AR or VR : A Comparison for Future
Artificial Intelligence, coupled with AR/VR, will significantly disrupt the ‘middleman’ and make our lives ‘auto-magical’. The implications will touch every aspect of our lives, from education and real estate to healthcare and manufacturing.
Five years ago, virtual reality was the future, and augmented reality was still a concept. VR was suddenly white-hot ready to devour the display unit market, with Facebook spending USD 2 billion to acquire VR headset company Oculus in 2014. Oculus founder Palmer Luckey appeared on the cover of Time with a rapturous cover story about why VR was “about to change the world.”
Now while this is happening, away from the VR roars, Google Glass, the torch bearer for augmented reality, was an expensive
embarrassment, thanks to cringe worthy publicity stunts like tech evangelist Robert Scoble taking a picture of himself wearing his Google Glasses in the shower or a bevy of stories about ‘glassholes’ refusing to take off their Glasses and being kicked out of restaurants and bars. By 2015, Google officially stopped supporting Google Glass, and augmented reality seemed like it had come to a standstill. Dormant- but not dead.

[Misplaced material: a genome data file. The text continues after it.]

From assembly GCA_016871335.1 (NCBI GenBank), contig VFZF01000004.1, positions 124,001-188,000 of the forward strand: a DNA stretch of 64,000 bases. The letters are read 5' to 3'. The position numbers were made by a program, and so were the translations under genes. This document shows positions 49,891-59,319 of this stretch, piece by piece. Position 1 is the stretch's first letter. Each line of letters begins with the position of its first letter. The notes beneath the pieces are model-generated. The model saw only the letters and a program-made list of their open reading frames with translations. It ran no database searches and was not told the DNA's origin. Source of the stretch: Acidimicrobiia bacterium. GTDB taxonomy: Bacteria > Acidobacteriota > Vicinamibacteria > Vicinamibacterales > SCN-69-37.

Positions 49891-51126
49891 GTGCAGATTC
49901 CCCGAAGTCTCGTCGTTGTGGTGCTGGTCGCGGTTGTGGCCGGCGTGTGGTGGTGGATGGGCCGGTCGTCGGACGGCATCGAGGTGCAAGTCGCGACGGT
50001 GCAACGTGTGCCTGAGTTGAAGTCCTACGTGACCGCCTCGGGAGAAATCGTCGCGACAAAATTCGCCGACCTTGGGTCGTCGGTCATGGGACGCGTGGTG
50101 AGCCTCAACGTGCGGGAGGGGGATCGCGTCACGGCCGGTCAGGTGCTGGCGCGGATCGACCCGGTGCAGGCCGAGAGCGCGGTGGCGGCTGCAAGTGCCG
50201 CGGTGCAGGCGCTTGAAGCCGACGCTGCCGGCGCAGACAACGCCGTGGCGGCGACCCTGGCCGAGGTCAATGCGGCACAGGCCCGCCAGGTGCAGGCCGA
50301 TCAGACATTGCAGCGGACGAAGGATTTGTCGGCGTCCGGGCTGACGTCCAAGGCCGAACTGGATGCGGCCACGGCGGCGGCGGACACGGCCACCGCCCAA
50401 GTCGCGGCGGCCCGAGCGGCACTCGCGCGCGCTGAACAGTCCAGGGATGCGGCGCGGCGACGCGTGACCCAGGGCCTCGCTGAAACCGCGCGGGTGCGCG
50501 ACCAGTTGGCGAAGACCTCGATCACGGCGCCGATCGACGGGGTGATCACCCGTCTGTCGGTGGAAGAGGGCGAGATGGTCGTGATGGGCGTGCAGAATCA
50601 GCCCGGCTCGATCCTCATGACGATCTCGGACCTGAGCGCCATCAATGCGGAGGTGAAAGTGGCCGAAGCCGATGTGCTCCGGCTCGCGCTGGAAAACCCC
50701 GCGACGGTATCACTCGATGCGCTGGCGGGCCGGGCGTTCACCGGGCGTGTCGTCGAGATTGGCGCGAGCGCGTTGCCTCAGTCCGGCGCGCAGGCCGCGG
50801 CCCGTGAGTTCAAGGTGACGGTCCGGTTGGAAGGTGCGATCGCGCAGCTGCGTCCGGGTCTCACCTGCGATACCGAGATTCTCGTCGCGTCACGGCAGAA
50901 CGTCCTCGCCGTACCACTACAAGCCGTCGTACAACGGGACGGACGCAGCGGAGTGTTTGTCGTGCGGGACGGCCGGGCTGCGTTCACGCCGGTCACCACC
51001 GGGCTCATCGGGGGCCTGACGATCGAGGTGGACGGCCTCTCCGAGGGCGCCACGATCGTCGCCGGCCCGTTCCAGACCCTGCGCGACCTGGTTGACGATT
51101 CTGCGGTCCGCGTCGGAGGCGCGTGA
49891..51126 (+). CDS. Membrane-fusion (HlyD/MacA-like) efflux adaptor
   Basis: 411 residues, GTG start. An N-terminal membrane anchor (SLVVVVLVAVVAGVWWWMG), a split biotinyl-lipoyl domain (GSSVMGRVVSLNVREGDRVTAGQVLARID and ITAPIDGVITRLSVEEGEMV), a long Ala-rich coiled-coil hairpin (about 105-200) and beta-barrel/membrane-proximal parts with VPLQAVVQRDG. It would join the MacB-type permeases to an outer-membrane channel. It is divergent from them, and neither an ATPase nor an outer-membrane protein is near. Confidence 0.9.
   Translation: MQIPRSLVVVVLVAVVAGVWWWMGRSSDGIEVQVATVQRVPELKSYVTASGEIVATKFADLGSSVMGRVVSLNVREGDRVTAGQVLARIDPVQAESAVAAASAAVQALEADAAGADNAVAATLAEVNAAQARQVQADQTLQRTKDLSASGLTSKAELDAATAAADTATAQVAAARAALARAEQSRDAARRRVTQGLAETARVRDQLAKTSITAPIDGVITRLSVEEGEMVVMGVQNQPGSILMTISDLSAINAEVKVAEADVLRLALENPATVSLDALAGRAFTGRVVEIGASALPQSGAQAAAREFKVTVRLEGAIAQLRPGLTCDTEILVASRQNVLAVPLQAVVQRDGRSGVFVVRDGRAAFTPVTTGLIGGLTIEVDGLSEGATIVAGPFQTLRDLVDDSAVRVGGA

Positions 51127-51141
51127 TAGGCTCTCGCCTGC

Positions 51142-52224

Four years later, headsets designed for virtual reality get sweaty and are awkward to wear if you need glasses. Motion sickness is relatively common. Thanks to an obscure optometrical problem of ‘vergence-accommodation conflict,’ your eyes get tired trying to square the circle of focusing on things that appear to be far away but in reality are just being displayed on screens centimeters away from your eyeballs.
Meanwhile, AR is making quite an entrance with both iOS’s ARkit and Android’s ARCore. The smartphone has suddenly become a place for app developers to experiment in new ways with a device that nearly every living soul carries in their back pocket. It’s that combination of engaging and actually helpful that makes AR’s future seem much brighter than VR. As more and more phones are able to use AR, and better AR apps will create interesting new use cases, smartphones will quickly become a way to open up a windowpane of digital information and entertainment in front of us. And with Apple slowly hiring up most of the talent in AR, smart glasses that the everyday consumer will actually buy and use seem like something we’ll see in the next decade.
Long story made short- VR is more like the original Nintendo — an amazing combination of hardware and software that fundamentally changed how a lot of people spent their leisure time. But AR, with its ability to be both ubiquitous and useful, seems more and more like the smartphone, a combination of hardware and software that changed how we lived. Soon, it will change how we learn and through experience.